Widespread Italic nomen gentile. I. Republican period [German version] [I 1] V., L. Roman equestrian from Picenum, c. 106-59 BC. In 89 BC, V. probably served on the staff of Cn. Pompeius [I 8] Strabo (ILS 8888; [1. 161 f.]) and subsequently enriched himself as a favourite of L. Cornelius [I 90] Sulla (Sall. Hist. 1,55,17). He later joined the conspiracy of Catilina (Q. Tullius Cic. commentariolum petitionis 10), but betrayed it to Cicero in 63 BC (Cass. Dio. 37,41; Oros. 6,6,7). In 62, it seems that opponents o…

Gavius

(1,035 words)

Author(s): Elvers, Karl-Ludwig (Bochum) | Schmidt, Peter L. (Constance) | Eck, Werner (Cologne) | Walde, Christine (Basle) | Rüpke, Jörg (Erfurt)
Roman family name, frequently attested in inscriptions, also in the form Cavius [1. 76f.]; in the Republican period its bearers are still politically insignificant; also a Faliscan praenomen [2. 103]. I. Republican period [German version] [I 1] G., P. Crucified as a spy of Spartacus 72 BC from Compsa (Lower Italy), was captured and crucified in Sicily in 72 BC by C.  Verres as an alleged spy of the slave leader  Spartacus (Cic. Verr. 2,5,158-170). Elvers, Karl-Ludwig (Bochum) [German version] [I 2] G. Bassus Roman grammarian and antiquarian of the late Republic Roman grammarian and…

Religion

(13,714 words)

Author(s): Bendlin, Andreas (Erfurt) | Renger, Johannes (Berlin) | Assmann, Jan (Heidelberg) | Podella, Thomas (Lübeck) | Colpe, Carsten (Berlin) | Et al.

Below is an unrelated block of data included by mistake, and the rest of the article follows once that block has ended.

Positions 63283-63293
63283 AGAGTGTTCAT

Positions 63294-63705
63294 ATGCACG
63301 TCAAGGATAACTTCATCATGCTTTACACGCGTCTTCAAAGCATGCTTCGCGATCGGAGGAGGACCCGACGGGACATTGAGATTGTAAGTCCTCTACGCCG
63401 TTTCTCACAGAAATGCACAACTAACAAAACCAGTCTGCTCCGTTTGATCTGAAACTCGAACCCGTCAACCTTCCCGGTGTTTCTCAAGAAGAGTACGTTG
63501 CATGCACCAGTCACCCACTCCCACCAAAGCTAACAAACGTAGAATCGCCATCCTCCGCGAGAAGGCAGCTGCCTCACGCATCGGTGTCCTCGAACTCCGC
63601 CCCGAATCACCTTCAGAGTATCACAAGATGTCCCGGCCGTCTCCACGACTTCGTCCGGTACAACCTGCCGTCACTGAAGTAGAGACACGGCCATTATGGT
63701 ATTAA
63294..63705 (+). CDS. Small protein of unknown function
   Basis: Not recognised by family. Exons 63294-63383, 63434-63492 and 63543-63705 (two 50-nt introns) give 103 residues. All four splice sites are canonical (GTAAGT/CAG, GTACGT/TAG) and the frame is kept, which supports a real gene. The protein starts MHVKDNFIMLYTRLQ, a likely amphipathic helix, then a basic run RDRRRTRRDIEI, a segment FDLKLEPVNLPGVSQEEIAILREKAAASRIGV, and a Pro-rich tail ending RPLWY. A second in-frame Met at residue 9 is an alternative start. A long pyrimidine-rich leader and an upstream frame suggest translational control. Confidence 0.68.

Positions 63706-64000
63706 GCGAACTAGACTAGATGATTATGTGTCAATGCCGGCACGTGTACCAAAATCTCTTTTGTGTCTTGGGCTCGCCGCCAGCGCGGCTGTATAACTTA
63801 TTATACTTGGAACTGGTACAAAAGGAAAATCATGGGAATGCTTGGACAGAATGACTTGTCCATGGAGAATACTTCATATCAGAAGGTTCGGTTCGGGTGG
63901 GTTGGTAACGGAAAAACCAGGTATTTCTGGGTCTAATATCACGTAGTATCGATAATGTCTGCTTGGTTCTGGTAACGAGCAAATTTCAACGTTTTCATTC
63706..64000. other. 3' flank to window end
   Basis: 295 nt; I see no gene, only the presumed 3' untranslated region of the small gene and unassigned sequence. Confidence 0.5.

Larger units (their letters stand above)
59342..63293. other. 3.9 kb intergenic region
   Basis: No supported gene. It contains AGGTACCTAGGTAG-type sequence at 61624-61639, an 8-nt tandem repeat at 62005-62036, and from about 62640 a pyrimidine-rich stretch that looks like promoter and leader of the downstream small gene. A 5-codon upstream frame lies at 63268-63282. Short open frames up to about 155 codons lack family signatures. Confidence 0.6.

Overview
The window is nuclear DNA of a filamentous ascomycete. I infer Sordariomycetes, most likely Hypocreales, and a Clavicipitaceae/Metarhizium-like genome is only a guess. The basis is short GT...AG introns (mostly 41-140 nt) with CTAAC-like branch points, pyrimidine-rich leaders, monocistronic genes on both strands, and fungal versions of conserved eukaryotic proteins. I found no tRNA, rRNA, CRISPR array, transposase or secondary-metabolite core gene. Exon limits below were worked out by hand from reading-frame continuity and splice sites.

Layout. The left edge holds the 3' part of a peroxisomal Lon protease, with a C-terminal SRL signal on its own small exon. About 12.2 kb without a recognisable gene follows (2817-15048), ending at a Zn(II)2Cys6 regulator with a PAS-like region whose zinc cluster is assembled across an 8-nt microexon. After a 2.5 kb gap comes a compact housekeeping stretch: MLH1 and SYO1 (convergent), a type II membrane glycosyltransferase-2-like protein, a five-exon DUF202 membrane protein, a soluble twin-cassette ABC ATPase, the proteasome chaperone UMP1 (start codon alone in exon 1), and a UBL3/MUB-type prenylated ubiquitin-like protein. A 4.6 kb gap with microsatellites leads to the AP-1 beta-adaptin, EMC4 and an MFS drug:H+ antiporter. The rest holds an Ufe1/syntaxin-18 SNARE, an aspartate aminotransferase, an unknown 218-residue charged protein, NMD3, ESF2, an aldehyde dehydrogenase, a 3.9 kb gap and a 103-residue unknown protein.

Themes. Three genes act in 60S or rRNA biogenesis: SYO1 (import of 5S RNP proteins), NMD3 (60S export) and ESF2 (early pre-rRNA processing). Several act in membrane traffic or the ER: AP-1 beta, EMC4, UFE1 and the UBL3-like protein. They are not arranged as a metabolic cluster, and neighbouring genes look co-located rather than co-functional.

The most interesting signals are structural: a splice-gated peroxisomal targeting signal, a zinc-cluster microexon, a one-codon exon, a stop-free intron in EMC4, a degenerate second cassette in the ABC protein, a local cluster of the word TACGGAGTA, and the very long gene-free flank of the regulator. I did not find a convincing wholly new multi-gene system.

I. Introduction [German version] A. Definition of the concept 'Religion', the substantive for describing the religious, denotes a system of common practices, individual ideas about faith, codified norms and examples of theological exegesis whose validity is derived chiefly from an authoritative principle or being. For the academic study of religion, conversely, the word is a purely heuristic category in which those practices, ideas, norms and theological constructs are examined historically; however, the…

Literature

(23,376 words)

Author(s): Rüpke, Jörg (Erfurt) | Cancik-Kirschbaum, Eva (Berlin) | Quack, Joachim (Berlin) | Hazenbos, Joost (Leipzig) | Hose, Martin (Munich) | Et al.
[German version] I. General Literary communication is communication by means of texts - stabilized, coherent and substantial statements. These may be written or eventually put down in writing, but they may also remain oral ( Literacy). Since for earlier societies as a rule only written texts can be studied, the term ‘literature’ focusses on such sedimented media of literary communication. Nevertheless, particularly for ancient societies the mainly oral character of literary communication must be emp…